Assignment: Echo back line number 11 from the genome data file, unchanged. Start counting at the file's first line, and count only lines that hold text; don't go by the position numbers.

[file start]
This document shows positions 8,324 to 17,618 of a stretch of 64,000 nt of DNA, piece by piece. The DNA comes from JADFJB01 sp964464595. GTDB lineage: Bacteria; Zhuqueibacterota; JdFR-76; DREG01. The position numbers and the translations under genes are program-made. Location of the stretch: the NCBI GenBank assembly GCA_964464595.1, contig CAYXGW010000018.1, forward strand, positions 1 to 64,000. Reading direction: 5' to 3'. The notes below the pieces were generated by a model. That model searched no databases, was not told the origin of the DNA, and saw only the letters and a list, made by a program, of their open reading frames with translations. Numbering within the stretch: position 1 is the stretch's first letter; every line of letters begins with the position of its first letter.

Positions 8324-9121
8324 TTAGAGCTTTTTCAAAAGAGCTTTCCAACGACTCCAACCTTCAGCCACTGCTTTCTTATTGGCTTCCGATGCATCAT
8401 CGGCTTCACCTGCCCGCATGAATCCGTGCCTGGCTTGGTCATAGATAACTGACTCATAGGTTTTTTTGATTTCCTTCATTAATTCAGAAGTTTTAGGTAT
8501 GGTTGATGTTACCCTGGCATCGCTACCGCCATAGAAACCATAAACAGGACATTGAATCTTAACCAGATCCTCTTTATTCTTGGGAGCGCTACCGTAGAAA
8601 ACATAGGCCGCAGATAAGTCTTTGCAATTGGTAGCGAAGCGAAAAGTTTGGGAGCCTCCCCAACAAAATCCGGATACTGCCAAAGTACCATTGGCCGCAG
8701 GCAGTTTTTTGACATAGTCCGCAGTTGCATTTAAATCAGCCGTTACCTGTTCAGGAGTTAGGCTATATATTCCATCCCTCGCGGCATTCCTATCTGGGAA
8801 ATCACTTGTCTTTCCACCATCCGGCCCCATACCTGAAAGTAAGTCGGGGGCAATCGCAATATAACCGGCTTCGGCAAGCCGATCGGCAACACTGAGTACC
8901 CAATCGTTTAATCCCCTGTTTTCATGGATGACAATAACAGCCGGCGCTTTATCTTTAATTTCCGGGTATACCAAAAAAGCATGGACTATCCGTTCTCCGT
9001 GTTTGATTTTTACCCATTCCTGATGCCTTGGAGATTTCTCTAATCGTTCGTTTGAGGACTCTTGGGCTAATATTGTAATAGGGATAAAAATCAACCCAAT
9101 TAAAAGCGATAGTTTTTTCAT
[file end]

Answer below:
9101 TAAAAGCGATAGTTTTTTCAT